By December 2012, after a year and half of working on made-up problems full-time (with analytics.js just a side project in fits and starts), we were starting to run out of money. The four of us hotly debated whether we should shut down our analytics service (which had no real customers), try a totally new idea, or just throw in the towel. Then my co-founder Ian came out of left field and said: “You know, I think there’s a really big business behind analytics.js. We should drop all this other stuff we’re working on and focus on that.” I remember very vividly thinking (and probably saying), “That’s a terrible idea. This is a javascript library that’s already open source, it’s about five hundred lines of code… how could you conceivably build a business around that?” But by this time Calvin and Ian had drafted a “manifesto” about the future possibilities that lay beyond analytics.js (surprisingly accurate in retrospect!)

I felt so strongly skeptical that I said something to the effect of, “Alright, before we can go ahead with this, we need some sort of proof that there’s a real problem here.” We decided to build a landing page that just explained analytics.js and the data-routing problem it solved. Then we put the page up on Hacker News. I was expecting it to be completely ignored, and that we’d move on and try something else.

Segment's Hacker News post about analytics.js

Segment's Hacker News post about analytics.js

But to my great surprise, analytics.js went straight to the top of Hacker News and got about a thousand stars on Github in that first day.

The skepticism and staunch disagreement between co-founders had forced an extraordinarily clarifying test. We already knew analytics.js solved a problem for ourselves, but after the HN launch, it was obvious analytics.js was solving a real problem for other people too. Rather than months and months of engineering effort, all we needed in the end was a landing page built over a couple days. That little open source library (with only 8 incomplete integrations) was our minimum viable product:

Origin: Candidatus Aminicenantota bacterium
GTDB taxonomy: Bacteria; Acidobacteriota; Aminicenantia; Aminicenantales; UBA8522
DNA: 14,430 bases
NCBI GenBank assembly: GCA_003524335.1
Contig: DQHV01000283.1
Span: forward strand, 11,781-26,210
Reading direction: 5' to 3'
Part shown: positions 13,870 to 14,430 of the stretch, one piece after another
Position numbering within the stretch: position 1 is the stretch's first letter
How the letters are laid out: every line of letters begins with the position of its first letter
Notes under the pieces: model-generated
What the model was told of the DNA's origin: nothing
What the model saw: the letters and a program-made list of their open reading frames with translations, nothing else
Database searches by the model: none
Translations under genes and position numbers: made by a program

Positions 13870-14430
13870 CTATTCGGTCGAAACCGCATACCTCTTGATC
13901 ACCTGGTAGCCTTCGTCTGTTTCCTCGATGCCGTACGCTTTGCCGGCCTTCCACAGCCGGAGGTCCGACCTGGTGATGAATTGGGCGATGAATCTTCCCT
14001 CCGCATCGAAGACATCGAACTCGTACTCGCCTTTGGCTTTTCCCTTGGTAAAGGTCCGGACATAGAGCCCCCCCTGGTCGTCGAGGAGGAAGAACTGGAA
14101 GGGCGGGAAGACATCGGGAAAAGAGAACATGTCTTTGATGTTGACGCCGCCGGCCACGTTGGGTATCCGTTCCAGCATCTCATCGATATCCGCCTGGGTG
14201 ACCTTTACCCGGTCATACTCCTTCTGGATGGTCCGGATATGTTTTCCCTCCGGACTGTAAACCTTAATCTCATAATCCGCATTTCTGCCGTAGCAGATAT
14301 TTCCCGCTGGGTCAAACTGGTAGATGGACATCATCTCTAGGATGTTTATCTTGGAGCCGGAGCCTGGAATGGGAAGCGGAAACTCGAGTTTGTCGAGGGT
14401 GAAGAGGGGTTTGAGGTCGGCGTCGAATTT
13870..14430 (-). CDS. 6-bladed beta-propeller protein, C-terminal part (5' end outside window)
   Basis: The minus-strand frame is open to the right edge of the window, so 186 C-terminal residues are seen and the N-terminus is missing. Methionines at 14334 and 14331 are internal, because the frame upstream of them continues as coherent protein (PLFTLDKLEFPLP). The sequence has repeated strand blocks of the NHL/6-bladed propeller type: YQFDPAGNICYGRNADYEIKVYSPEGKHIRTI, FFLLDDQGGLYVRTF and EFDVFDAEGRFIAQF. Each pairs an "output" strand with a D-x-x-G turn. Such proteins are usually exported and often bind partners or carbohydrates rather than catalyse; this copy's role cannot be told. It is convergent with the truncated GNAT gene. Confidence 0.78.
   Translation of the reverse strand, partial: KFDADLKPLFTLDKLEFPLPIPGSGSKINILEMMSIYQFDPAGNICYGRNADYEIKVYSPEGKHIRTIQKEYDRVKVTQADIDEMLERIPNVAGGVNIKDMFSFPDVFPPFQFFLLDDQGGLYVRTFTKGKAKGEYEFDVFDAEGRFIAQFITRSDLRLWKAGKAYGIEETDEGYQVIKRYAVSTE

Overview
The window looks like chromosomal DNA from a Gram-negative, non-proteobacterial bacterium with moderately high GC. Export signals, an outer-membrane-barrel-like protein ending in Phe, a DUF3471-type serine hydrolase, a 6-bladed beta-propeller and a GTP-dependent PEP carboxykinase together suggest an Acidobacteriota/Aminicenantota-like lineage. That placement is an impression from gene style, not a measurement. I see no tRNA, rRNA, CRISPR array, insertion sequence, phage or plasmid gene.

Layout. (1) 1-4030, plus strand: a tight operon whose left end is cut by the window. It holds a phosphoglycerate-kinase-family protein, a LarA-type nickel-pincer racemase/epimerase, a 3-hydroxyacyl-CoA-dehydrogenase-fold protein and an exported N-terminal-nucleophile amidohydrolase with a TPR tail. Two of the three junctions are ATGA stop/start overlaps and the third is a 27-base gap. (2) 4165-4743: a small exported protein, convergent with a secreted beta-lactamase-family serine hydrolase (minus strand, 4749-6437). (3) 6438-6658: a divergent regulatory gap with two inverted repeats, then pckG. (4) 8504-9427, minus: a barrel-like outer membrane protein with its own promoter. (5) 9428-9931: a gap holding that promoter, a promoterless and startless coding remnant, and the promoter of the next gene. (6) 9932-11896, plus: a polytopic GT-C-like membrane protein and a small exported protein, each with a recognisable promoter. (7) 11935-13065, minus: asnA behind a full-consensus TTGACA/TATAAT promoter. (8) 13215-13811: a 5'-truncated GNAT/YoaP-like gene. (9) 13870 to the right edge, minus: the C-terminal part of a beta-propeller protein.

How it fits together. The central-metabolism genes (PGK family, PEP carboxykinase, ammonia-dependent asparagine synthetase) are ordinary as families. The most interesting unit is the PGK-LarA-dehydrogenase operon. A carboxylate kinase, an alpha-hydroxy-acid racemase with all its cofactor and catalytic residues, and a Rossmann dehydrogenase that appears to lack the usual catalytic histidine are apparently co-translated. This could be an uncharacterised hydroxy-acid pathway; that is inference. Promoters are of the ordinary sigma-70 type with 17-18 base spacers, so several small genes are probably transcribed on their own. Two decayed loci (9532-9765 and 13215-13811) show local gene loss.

Or, another way of looking at it… we barely had a skateboard version of the product:

But it was a proof point none-the-less. So with that little win in hand, we started expanding scope to solve more of the problem we’d accidentally discovered. Over the next 6 months we added ~40 more integrations, the ability to send data from server-side languages like Node and Ruby, and built libraries to collect data in mobile apps on iOS and Android.

More recently we launched the ability to easily load all your web and mobile data into a data warehouse. It’s still very much early days at Segment, and there’s an incredibly large set of problems to solve for our customers. But once we found that initial sliver of a problem, digging in has been incredibly rewarding, fun and challenging in new ways.

My advice from being woefully “lost in the woods” is that if you’re not 100% sure you’re solving a real problem, you’re almost certainly not. Make sure you really validate the problem you’re solving. You’d be batshit crazy not to. It may be an utterly bizarre juxtaposition, but you need to balance your reality distortion field with extreme skepticism to ensure you’re not deluding yourself and moving in a useless direction.

Best of luck!

More from the executive spotlight series:

URX on Re-Aggregating the Web –  John Milinovich, CEO, URX

From rags to riches: What one CEO learned from his biggest mistake – Ryan Smith, CEO, Qualtrics

Creating Culture: An Imperfect Recipe – Andy Dunn, CEO, Bonobos